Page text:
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Ways to Make Messy Play More Fun

25 June 2023

There’s lots of potential for fun when you do messy play - squishing food, splattering paint, squelching mud, sloshing water. However, while some little ones take to it like a duckling to water, others might need more encouragement or changes made to activities, or might simply get bored quickly. Here are some suggestions of how to make it more fun:

Bear in mind sensory tolerance

All children are different, and your child may already be showing a preference for some activities and sensations over others. Some little ones don’t like being wet, or touching sticky things. Try a range of textures and temperatures - they may prefer warm water to cold. If they don’t like wet things, start with dry ones. Introduce different textures gradually and don’t worry if they never take to certain sensations, just focus on having fun with what they do like. 

Incorporate their interests

If your child has a particular interest in something, try to integrate that into the activity, and include their favourite toys (if they’re waterproof and washable). For example, you could bury plastic dinosaurs in the sandpit for them to dig up - a great opportunity to explain palaeontology! If they like shiny things, try using edible glitter and sparkly materials like kitchen foil.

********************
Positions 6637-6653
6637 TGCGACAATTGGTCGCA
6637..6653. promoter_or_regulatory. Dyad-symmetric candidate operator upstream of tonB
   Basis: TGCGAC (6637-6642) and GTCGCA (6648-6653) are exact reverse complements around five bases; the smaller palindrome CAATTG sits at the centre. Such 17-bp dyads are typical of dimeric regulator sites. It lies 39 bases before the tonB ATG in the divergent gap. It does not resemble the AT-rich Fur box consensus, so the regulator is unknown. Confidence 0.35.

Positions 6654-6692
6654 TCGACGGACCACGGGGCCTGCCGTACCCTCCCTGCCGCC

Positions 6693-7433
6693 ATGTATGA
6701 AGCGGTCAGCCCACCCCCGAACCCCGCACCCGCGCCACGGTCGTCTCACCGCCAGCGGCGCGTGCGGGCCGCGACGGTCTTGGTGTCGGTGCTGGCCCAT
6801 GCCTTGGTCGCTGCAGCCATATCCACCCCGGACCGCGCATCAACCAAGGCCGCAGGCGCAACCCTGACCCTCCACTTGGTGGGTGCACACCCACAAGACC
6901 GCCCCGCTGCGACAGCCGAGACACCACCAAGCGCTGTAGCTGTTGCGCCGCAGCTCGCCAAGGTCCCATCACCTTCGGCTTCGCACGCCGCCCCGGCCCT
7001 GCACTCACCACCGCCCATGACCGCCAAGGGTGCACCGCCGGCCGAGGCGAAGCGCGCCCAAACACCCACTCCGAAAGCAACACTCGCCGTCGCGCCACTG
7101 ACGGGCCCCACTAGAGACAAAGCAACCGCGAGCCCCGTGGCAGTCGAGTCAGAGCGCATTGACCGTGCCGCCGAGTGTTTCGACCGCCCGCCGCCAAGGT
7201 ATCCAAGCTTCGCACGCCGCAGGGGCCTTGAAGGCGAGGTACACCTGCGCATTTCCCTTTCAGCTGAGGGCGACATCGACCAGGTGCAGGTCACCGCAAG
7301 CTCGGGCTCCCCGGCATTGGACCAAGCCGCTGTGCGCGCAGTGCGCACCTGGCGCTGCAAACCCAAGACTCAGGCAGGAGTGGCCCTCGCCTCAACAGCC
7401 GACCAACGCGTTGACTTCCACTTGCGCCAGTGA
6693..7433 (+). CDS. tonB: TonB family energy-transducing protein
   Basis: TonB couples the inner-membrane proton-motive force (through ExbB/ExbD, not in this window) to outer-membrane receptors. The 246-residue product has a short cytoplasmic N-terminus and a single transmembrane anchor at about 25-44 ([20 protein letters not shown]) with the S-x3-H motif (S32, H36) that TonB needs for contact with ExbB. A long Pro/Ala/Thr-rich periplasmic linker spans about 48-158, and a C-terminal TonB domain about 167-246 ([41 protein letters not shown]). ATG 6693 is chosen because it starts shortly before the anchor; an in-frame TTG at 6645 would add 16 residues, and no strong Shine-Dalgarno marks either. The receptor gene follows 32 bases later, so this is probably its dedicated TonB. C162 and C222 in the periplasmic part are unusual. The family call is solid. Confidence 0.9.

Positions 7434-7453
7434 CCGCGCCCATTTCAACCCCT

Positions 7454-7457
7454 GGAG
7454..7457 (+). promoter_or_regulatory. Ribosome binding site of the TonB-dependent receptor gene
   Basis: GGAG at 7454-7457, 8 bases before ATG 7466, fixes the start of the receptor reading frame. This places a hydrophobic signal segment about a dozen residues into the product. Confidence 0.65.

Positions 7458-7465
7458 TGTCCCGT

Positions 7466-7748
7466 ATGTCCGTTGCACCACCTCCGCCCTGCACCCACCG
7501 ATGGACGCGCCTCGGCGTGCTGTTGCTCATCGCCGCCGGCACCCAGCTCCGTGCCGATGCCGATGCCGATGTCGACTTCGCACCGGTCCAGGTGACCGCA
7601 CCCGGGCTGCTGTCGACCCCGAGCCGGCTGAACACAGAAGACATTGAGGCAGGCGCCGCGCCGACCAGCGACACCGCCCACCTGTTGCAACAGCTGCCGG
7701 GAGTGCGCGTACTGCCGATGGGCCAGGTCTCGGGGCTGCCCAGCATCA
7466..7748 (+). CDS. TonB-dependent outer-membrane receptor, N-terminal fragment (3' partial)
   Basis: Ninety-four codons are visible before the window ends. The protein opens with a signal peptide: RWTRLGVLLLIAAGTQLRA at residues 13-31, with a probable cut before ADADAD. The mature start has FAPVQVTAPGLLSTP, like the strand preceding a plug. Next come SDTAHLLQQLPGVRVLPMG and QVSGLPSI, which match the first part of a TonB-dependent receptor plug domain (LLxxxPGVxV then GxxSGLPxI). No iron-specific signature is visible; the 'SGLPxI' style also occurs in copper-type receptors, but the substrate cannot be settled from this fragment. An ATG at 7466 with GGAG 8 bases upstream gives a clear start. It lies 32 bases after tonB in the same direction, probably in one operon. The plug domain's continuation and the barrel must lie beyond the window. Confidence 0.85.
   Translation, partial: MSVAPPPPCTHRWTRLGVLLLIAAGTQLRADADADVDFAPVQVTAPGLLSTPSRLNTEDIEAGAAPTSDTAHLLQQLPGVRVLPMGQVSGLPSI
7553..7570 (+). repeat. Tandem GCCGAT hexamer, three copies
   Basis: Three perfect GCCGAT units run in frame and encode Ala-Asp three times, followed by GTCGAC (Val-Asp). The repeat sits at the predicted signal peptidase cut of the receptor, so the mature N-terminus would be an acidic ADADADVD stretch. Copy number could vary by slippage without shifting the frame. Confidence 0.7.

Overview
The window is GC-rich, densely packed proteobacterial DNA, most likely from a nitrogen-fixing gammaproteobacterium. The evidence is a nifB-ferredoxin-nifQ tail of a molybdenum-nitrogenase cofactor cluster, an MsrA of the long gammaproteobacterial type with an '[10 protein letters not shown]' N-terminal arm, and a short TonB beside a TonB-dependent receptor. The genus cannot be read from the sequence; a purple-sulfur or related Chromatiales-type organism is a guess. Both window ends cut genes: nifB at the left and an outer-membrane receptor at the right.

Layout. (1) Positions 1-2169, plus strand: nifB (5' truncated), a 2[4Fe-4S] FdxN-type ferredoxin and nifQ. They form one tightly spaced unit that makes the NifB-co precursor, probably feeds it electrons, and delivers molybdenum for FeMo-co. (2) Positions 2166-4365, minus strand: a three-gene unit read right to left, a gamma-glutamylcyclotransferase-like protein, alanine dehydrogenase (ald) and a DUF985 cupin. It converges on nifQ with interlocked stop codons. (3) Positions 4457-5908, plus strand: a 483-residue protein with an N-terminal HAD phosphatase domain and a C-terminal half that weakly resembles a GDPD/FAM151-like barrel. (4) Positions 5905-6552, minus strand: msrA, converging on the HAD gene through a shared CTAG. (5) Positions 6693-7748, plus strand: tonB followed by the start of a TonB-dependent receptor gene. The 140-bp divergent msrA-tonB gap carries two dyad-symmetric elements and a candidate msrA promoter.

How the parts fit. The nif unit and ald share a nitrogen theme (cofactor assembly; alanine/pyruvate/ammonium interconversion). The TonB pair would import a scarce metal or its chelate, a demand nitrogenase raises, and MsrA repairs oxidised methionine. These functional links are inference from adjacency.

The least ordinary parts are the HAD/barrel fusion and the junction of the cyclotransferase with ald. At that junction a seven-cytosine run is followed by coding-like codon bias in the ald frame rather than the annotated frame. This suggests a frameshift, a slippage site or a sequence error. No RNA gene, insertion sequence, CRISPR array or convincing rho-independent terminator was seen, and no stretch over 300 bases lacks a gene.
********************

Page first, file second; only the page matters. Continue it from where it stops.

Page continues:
Try a new location

If you have always done messy play at home, why not try going to a park, the beach, or a messy play class? Being outdoors, there are more opportunities for sensory experiences and also learning about nature. At the beach, there’s endless sand and water, plus driftwood, shells and seaweed to explore. If you go to a class, you can try activities you might not have the materials or space for at home, plus there’s other children to play with and both you and your child can make new friends. 

Make it social

Make it a social event! Invite friends or family with young children and play together. You can also get older brothers or sisters involved, as they are important role models for their younger siblings. The kids will be able to practise their social skills - communication and sharing. You could set up several activities at once if you have space, and let the little ones move between them. 

Use food

You may have been admonished, “Don’t play with your food” as a child, but when it comes to messy play, it should be encouraged. So many food items which have interesting textures for your child to play with. Cooked spaghetti is great fun and trying to pick it up helps develop their fine motor skills. You can also add food colouring or cocoa powder to make it more visually exciting. Try foods like jelly and custard for sweet, squishy fun. Look for recipes to make your own playdough or slime from regular kitchen ingredients like flour, cornflour, oil and water. You can also get your child involved with baking, for example kneading dough and using biscuit cutters - then you can both enjoy the results!

Photo by Christine Tutunjian on Unsplash

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